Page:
Poor-shooting Bearcats fall in 2A boys finals

By Brandon Speck/Monroe Journal

JACKSON – Ian Burress opened the MHSAA Class 2A championship game with a 3-pointer for Baldwyn. Not much else fell for the Bearcats in a 43-37 loss against S.V. Marshall at the Mississippi Coliseum.
Baldwyn shot 26.5 percent and couldn’t get within eight points for much of the second half, except for a too-late push in the final seconds.
“As a team, we didn’t shoot the ball extremely well,” Baldwyn coach Jason McKay said. “Sometimes the Coliseum can alter shots. When you play your last game of the year, I think a lot of times you shouldn’t talk about what you didn’t do, you ought to talk about what our kids have done.”
What Baldwyn (31-3) did was make the title game despite the loss of leading scorer Reggie Patterson for the season, overcome the loss of Burress for a few games early on and big man Diquan Agnew prior to the division tournament.
Thursday though, a taller Marshall (27-6) team beat the Bearcats for the second straight time, 66-61 in overtime in the North finals on Feb. 25.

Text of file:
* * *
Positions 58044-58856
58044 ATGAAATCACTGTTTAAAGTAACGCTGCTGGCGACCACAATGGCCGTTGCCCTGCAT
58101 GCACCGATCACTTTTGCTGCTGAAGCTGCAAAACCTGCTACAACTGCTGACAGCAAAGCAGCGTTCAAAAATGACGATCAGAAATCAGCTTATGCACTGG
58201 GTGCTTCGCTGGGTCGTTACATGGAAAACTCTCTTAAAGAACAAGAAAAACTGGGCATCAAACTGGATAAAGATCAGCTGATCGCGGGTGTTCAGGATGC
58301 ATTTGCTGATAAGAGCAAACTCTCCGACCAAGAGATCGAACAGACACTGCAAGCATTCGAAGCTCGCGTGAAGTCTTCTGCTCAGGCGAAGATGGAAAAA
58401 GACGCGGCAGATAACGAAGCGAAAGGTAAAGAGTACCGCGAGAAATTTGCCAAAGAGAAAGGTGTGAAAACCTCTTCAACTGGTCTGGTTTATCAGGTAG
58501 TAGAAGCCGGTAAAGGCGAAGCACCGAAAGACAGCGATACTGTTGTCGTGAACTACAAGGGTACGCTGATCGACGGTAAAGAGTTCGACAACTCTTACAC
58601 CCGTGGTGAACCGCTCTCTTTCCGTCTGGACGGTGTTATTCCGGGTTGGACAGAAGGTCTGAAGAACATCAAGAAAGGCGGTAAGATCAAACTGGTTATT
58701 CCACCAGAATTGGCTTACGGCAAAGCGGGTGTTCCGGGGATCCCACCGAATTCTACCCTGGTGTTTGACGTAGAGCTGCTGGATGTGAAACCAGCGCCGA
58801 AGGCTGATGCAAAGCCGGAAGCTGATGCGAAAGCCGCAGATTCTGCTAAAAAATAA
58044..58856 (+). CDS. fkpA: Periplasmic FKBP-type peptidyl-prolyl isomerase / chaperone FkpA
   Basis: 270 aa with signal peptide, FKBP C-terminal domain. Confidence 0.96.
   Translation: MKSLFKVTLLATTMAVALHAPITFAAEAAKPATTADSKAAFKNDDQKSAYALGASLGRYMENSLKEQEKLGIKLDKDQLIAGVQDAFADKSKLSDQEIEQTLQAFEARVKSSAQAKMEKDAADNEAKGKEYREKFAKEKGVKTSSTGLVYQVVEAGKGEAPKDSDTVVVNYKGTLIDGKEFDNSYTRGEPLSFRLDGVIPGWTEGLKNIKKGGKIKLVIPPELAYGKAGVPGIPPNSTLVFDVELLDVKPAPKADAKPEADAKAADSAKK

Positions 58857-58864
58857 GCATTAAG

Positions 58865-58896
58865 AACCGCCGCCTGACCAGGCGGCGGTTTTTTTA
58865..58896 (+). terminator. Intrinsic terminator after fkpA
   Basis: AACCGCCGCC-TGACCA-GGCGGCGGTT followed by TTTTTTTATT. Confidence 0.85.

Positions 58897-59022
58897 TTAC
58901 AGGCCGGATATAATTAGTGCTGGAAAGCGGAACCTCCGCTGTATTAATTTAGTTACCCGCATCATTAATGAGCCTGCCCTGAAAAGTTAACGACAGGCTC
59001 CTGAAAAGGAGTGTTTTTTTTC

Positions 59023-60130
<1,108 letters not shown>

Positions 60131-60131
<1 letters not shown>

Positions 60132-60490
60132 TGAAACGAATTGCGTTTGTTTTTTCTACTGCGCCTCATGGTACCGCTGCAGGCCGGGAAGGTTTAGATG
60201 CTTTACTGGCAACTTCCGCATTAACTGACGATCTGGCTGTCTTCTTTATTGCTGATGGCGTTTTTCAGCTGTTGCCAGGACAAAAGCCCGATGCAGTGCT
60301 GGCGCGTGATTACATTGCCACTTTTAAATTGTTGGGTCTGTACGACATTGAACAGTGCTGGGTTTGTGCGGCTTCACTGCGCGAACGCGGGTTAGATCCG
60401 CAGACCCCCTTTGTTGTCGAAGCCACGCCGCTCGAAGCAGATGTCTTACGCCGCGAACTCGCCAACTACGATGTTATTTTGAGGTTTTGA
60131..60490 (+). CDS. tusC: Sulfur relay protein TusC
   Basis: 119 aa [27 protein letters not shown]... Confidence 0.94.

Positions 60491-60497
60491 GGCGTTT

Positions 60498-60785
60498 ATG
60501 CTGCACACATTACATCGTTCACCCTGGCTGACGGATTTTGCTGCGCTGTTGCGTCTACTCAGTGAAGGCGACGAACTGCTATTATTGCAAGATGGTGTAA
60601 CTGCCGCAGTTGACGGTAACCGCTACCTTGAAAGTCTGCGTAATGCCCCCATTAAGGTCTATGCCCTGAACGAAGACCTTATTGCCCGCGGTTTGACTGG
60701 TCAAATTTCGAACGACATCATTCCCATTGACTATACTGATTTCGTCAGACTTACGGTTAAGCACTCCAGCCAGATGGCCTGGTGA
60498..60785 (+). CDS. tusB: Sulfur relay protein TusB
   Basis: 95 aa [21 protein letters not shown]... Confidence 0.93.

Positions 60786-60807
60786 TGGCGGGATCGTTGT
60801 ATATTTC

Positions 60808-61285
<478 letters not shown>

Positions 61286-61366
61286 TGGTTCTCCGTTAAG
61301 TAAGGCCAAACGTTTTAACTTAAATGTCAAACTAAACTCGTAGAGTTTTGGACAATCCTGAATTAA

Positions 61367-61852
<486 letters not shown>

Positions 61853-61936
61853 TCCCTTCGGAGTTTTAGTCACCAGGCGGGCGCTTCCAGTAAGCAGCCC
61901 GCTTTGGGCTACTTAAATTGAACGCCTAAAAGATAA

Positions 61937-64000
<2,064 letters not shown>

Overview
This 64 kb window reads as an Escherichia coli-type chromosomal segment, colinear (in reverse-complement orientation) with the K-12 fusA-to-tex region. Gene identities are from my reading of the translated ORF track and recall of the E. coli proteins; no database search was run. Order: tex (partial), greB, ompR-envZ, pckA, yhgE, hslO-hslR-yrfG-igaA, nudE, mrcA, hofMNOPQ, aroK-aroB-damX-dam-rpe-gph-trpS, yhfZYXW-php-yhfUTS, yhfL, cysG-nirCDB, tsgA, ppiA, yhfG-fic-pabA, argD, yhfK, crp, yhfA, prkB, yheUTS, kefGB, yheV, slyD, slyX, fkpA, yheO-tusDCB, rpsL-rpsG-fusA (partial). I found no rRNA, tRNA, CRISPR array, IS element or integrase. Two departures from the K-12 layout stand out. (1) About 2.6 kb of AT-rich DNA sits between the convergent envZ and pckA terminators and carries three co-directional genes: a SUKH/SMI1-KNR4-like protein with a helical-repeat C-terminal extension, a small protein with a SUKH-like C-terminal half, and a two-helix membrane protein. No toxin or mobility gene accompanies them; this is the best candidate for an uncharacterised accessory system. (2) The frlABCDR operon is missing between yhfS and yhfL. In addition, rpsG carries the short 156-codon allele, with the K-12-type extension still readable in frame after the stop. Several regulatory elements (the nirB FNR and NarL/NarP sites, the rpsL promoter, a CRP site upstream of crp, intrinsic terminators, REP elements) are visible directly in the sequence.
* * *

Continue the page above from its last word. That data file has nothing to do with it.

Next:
“Give our kids credit,” McKay said. “Would y’all have thought we would have been here? And that’s because of the heart and character of our players.”
Baldwyn led 7-2 after a quarter but didn’t hit another 3 until Dee Gates’ with 40.7 seconds to play. That cut what was a 10-point lead to 39-34. Marshall answered, then Burress hit from long range to shrink the lead as far as it would go.
Baldwyn hit only 3 of 21 from behind the arc and 8 of 15 from the free throw line. Marshall had the bulk of its 17 turnovers in the third quarter but Baldwyn converted only three points in a stretch of five straight.
Marshall, located in Tchula, shot 45.9 percent for the game and hit only 1 of 7 from behind the arc. Gates finished with a game-high 16 and eight rebounds. Duke Upshaw had 11.
Marshall got 12 and eight boards from Marquis Vance.
“Baldwyn never dies. Even when we had them up 10, they came down and hit the two big 3s,” Marshall coach Antwayn Patrick said. “I want to give them credit. They are as fundamentally sound as it comes.
“We withstood a poor first quarter and played well the rest of the way.”

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